Last Monday, Senate Minority Leader Chuck Schumer (D-N.Y.) announced that he intends to support a Senate motion, moved to block President Trump’s arms deal with Saudi Arabia. The deal between the two countries was signed last month, during Trump’s visit to the Middle Eastern Islamic Republic.
However, it is to be noted, Schumer, who is one of Trump’s most vocal opponents in the government, had a significantly different stance to remarkably similar motion last year, when a group of senators tried to block former President Barack Obama’s arms deal with the Saudis.
In his statement on Monday, Schumer said that he is concerned about the impact on the already worsening humanitarian crisis in the region, the sale of $500 million worth of precision guided missiles will have.
“I will support Sen. [Chris] Murphy’s resolution of disapproval. The human rights and humanitarian concerns have been well documented and are important,” Schumer told the Huffington Post.
“Of equal concern to me is that the Saudi government continues to aid and abet terrorism via its relationship with Wahhabism and the funding of schools that spread extremist propaganda throughout the world,” he explained.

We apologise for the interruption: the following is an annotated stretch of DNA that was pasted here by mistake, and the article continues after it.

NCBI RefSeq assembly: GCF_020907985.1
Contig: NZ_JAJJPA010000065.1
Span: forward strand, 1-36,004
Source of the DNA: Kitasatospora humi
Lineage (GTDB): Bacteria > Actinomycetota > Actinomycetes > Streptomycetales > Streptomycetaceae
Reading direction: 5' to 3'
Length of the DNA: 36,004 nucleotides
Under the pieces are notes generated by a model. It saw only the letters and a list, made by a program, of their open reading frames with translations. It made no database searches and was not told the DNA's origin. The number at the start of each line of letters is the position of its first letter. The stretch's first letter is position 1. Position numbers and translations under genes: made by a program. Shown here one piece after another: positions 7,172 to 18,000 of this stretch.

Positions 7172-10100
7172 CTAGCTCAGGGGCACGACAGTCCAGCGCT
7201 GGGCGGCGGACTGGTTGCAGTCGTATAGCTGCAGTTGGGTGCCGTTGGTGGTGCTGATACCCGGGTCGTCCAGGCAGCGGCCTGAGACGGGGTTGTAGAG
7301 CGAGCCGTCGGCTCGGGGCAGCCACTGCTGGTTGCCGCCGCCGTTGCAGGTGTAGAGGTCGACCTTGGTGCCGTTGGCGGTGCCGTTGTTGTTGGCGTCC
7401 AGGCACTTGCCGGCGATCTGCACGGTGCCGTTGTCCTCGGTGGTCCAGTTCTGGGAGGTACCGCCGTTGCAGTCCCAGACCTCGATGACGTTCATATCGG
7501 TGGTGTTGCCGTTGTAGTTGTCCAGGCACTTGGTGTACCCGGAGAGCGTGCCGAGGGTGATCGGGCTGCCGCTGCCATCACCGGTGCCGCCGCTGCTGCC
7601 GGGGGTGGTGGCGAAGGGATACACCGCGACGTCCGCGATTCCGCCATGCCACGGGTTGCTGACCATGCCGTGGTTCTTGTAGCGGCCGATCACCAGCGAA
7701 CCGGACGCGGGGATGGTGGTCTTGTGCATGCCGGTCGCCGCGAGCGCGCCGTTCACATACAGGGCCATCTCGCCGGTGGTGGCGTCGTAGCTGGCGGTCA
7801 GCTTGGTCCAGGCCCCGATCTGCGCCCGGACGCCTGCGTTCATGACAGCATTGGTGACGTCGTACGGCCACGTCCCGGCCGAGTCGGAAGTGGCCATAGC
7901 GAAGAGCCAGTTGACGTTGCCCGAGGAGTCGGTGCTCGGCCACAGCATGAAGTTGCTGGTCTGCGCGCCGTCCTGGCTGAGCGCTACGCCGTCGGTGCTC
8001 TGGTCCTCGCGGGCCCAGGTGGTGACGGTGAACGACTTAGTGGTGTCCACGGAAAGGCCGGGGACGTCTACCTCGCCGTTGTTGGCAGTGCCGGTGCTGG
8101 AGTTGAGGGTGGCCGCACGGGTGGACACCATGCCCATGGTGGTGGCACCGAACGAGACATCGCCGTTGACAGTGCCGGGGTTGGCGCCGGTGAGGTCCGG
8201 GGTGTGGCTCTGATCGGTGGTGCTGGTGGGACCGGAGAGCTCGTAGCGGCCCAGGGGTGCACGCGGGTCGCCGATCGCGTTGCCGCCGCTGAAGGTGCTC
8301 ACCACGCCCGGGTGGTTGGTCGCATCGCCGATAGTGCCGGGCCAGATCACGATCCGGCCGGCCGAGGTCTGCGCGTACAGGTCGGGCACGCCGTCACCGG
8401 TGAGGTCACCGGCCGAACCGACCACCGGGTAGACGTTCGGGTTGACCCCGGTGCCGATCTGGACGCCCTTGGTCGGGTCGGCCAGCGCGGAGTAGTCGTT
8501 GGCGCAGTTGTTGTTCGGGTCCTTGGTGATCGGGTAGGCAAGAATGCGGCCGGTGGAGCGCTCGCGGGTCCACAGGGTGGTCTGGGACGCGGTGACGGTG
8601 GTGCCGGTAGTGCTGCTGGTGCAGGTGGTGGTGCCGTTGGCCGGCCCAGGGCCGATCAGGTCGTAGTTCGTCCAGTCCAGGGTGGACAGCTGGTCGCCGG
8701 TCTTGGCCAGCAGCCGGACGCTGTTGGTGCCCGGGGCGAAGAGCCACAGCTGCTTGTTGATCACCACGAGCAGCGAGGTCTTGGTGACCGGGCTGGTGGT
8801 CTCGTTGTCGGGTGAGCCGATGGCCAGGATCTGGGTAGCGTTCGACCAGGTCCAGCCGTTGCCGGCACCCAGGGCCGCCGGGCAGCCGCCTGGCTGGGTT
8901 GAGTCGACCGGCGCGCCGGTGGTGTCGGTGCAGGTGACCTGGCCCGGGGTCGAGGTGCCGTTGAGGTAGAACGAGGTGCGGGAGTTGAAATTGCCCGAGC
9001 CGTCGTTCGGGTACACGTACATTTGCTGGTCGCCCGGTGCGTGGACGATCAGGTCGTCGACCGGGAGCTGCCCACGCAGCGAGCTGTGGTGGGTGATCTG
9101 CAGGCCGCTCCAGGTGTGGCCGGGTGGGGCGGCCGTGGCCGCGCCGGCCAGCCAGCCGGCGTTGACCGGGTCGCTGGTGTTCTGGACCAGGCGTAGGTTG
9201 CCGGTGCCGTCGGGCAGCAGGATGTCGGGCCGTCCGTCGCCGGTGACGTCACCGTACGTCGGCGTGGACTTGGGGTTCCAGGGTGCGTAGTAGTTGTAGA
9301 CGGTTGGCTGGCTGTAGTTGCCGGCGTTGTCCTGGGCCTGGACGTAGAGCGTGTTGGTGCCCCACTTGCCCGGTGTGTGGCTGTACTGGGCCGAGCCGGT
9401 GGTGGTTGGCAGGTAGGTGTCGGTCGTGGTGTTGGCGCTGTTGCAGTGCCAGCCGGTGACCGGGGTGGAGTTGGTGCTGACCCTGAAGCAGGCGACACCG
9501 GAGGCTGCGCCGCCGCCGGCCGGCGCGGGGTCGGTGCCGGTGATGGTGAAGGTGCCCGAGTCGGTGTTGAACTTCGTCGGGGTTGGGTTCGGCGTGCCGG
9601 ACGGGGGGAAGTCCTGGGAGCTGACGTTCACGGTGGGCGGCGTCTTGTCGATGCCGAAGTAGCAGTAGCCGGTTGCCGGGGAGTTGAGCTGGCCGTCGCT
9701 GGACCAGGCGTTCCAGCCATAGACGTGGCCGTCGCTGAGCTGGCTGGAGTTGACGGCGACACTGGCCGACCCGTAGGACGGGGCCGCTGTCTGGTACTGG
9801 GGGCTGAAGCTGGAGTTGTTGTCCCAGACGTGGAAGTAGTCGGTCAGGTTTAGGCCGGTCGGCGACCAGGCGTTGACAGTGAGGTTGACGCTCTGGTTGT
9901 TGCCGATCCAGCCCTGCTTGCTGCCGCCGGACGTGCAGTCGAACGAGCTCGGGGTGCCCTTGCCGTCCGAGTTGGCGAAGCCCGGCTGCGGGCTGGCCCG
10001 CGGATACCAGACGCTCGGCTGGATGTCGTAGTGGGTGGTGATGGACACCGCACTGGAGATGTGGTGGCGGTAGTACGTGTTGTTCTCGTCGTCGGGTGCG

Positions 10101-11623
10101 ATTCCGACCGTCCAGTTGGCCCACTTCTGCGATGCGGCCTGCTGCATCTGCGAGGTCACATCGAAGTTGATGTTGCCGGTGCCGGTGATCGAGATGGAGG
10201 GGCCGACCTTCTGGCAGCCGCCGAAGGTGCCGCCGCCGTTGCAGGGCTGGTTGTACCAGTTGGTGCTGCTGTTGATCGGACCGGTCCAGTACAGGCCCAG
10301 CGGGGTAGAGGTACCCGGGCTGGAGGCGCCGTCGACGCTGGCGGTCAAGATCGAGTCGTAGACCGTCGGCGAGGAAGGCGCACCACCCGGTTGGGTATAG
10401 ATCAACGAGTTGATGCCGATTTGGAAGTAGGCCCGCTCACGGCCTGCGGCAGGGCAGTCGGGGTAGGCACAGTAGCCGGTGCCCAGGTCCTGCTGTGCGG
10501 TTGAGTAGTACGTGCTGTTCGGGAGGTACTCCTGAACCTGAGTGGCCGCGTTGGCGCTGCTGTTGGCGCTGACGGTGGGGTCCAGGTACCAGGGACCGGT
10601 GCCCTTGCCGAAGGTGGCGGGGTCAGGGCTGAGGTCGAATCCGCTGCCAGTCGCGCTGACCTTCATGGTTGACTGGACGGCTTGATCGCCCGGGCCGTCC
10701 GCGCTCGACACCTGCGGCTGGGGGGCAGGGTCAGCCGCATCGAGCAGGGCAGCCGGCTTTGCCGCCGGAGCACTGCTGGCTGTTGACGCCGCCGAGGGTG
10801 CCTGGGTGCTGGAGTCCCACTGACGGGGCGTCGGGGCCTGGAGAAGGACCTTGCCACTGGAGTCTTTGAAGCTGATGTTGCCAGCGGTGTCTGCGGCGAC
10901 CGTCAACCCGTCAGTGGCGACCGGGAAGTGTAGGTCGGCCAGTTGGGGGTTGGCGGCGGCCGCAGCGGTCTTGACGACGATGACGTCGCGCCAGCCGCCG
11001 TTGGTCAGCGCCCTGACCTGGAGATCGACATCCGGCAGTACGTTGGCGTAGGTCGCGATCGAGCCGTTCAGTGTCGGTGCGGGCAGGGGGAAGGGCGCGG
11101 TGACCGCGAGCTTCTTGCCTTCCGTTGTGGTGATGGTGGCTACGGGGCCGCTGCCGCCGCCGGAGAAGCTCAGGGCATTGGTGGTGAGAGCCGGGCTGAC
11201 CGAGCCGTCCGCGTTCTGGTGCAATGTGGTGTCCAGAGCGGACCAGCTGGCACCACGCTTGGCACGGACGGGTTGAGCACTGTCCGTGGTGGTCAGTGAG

The effort to move the motion to block Trump’s arms deal is a bipartisan one, led by Sen. Chris Murphy (D-Conn.) Sen. Rand Paul (R-Ky.) and Sen. Al Franken (D-Minn.)
This group of senators is of the belief that an arms deal with Saudi Arabia could aggravate the already worsening problems of the region, including the civil war in Yemen, where the government of Saudi Arabia is vehemently supporting the ousted government. The senators believe that the current humanitarian crisis could seriously worsen with American weapons.
This isn’t, however, the first time a group of senators have tried to stop the sale of American arms and ammunitions to Saudi.
Last year, a $1.15 billion deal to sell arms to the Saudis, approved by the Obama administration, was successfully blocked by the Senate. However, at that time, it was noted that Schumer had voted against the rejection of Obama’s deal.
Even though the humanitarian issues remain, no one can tell why Schumer has changed his decision suddenly to block the arms deal that he was supporting last year under Obama.
The effort to block the deal, even with Schumer’s deal, is expected to fail. However, Politico expects the effort to receive support from a handful of Republicans and a large majority of Democrats.